by Jessie Lynn McMains
Anyone who knows me well—or has read enough of my writing—knows that I am the most nostalgic person, ever. To quote the character Max Belmont from the film Kicking and Screaming1: “I’m nostalgic for conversations I had yesterday. I reminisce about things while they’re happening.” I write lists of things and people and places I miss. One of the most frequent hashtags on my Tumblr blog is #IMissEverythingAllTheTime. I write lists of the sounds and scents, songs and objects which make me most nostalgic. I’m basically Proust, except rather than madeleine crumbs in tea, my memory triggers are, like, the sensation of glue drying on my fingertips and the opening chords of a Lawrence Arms song. I have been nostalgic since before I even had a word for it, or had anything to be nostalgic about. There are journal entries I wrote at age twelve wherein I reminisce about Ye Olde Days…when I was nine.
Some of it comes from being the sort of writer whose work is largely drawn from my own life. My literal job is to recall events from my past and describe them in various configurations of words. I have been doing so for many years, well before it was any kind of career. (I’ve kept extensive journals since age seven, and I started seriously writing about my life at about age twelve, the year I published my first zine.) But is writing about my past really nostalgia? It’s more akin to reminiscence. In reminiscence, we recollect. In nostalgia, we feel.2 Reminiscence—and writing about the past—are purposeful. When I do those things, I am trying to remember every detail of what happened when. Nostalgia is more accidental, unbidden. You hear a song, catch a whiff of a scent, feel the breeze caress you a particular way, and are hit with a memory so vivid, a feeling so intense, that it’s as though you’ve been catapulted back in time and are living that moment all over again.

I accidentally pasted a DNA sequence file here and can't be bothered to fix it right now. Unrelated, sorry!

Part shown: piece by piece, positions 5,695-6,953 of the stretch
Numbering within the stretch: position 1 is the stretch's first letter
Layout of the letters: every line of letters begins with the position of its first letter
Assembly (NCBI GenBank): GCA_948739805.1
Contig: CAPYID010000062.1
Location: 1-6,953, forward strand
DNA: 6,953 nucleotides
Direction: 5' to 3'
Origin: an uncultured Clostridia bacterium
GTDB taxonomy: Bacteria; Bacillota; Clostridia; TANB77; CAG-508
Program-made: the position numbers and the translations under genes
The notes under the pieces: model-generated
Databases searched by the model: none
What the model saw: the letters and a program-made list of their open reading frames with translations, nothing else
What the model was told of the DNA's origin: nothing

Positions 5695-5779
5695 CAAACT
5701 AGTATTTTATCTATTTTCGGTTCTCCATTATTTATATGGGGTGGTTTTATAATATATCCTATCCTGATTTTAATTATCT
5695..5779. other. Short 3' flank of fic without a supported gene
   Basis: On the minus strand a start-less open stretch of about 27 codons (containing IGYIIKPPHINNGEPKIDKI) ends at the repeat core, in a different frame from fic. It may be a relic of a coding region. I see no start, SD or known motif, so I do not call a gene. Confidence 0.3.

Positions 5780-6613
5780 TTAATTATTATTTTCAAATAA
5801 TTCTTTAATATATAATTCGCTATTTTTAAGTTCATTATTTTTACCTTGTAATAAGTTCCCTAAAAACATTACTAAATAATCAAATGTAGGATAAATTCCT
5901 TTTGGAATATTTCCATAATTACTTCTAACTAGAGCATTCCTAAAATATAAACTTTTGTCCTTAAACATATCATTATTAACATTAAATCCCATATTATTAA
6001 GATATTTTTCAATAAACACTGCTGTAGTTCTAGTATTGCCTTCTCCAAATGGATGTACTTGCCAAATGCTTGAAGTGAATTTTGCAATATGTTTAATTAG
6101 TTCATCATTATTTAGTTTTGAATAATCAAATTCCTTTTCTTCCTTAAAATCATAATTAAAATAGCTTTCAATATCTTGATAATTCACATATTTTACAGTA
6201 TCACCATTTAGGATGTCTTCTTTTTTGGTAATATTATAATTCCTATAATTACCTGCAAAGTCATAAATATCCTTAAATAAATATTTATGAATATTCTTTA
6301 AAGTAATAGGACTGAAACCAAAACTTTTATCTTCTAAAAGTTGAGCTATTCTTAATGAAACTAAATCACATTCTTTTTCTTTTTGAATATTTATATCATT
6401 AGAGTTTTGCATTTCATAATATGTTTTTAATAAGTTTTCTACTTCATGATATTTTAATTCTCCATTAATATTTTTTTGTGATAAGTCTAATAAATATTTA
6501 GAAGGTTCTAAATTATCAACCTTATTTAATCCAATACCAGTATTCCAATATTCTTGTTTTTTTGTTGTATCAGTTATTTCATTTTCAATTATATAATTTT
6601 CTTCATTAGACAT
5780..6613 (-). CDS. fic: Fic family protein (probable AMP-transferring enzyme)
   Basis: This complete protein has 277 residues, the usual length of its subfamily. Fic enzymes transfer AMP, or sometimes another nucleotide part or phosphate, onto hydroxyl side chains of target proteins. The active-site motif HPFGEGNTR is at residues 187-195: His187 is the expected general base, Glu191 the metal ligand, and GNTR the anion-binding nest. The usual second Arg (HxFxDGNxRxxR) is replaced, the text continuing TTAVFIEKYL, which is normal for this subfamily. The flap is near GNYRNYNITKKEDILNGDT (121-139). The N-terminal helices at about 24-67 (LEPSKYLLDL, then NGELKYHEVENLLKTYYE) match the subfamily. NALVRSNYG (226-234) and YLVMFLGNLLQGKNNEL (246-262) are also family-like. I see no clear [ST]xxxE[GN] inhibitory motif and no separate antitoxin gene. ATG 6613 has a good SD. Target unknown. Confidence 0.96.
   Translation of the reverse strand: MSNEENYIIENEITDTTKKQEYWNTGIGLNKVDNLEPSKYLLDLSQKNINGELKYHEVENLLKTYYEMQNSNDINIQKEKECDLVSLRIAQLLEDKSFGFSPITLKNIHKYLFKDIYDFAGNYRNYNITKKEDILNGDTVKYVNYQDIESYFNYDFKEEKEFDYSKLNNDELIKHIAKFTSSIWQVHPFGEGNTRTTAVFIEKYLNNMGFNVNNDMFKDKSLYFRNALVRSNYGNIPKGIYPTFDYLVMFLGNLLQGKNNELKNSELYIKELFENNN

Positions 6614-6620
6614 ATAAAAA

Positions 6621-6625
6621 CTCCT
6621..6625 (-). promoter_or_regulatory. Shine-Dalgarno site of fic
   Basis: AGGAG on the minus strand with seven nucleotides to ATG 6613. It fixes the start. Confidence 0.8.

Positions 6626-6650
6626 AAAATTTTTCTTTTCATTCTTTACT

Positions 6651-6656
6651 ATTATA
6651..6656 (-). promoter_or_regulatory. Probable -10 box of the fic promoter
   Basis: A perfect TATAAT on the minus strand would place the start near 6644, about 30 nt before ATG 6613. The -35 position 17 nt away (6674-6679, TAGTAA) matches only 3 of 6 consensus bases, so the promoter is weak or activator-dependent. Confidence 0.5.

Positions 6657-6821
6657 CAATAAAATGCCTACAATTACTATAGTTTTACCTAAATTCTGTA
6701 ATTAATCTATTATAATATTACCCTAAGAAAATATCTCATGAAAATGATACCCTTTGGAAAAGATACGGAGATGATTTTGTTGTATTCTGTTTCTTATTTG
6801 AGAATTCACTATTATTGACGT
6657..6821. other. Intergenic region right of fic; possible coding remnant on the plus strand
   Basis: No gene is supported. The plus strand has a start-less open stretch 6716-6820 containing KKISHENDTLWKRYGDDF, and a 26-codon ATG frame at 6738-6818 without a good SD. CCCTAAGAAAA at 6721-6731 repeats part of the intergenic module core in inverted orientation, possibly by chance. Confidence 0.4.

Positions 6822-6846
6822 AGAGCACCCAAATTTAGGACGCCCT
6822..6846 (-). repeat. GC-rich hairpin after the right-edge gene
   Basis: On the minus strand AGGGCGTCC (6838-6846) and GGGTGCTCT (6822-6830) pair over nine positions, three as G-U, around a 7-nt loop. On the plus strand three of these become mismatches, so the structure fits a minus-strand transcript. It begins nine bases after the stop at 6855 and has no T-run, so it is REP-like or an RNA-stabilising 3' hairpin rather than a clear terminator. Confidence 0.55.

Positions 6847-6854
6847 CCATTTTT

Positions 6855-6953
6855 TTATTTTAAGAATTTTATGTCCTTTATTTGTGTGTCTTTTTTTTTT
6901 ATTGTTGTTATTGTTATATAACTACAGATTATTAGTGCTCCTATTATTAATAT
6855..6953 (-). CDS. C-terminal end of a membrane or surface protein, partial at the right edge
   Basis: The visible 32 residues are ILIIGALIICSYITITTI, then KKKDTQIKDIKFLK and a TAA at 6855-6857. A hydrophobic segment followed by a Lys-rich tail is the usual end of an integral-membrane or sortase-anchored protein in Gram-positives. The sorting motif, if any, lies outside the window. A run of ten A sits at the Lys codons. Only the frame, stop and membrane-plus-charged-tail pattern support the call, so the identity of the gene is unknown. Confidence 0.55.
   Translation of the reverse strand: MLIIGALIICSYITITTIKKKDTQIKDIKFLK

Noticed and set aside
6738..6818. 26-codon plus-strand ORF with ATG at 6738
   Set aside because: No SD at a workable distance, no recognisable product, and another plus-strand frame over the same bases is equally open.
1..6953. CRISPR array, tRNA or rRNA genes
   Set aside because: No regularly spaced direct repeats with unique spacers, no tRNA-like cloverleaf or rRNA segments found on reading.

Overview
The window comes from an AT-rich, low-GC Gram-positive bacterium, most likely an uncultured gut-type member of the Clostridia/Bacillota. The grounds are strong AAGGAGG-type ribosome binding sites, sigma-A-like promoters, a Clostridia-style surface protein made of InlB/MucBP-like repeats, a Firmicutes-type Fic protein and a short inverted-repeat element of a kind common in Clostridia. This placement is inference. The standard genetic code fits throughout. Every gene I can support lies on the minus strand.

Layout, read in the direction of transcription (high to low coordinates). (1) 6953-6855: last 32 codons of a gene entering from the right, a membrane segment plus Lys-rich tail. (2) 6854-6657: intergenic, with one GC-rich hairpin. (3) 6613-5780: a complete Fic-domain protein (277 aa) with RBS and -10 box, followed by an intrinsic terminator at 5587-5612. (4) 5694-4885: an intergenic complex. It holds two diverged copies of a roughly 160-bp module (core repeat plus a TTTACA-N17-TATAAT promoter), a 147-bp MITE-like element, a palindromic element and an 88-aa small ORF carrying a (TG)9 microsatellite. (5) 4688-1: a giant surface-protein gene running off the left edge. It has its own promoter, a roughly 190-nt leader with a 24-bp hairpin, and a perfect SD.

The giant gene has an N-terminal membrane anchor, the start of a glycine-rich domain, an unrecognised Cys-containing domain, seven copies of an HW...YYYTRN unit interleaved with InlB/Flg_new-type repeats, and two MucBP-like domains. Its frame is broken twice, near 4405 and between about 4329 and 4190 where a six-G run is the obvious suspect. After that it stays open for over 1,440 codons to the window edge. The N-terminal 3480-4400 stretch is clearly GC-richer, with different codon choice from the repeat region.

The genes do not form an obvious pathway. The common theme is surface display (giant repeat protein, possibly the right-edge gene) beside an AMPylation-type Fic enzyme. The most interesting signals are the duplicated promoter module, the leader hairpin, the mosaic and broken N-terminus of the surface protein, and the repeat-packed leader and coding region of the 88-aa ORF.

Nostalgia can lead to reminiscence. Say you’re sitting in a cafe, and bite into your spinach and feta croissant. Suddenly you’re eighteen, sitting in a Greek diner with your best friend, late at night, both of you taking bites of spanakopita in between talking. Then you start trying to remember the name of the diner, where it was located, and all your other friends who hung out there.
Reminiscence can also lead to nostalgia. Say you’re drinking a lager drink, or a cider drink. You’re singing the songs that remind you of the good times, and the songs that remind you of the best times. Suddenly, you’re back there—where and when you were when you first heard those songs.
Etymologically, nostalgia comes from the Greek algos meaning “pain, grief, distress” + nostos meaning “homecoming.” For about three hundred years, it was considered a disease of the mind, a “morbid longing to return to one’s home or native country, severe homesickness…” which often inflicted soldiers and sailors, convicts, slaves, anyone torn away from their home/land.3 It wasn’t until around 1920 that the modern meaning, of “wistful yearning for the past,” came into popular usage. In the modern conception of nostalgia, the reverie may include longing for a particular place, but “the longing for a distant place necessarily involves a separation in time.”4 As Aaron Cometbus wrote: Somehow things far away make sense over distance but not over time. I wish I could get it out of my head that one can make up for the other and bridging a gap in one will bridge a gap in both, because it never does work.5 You can go home again, but when you get there, it might not look or feel so much like home.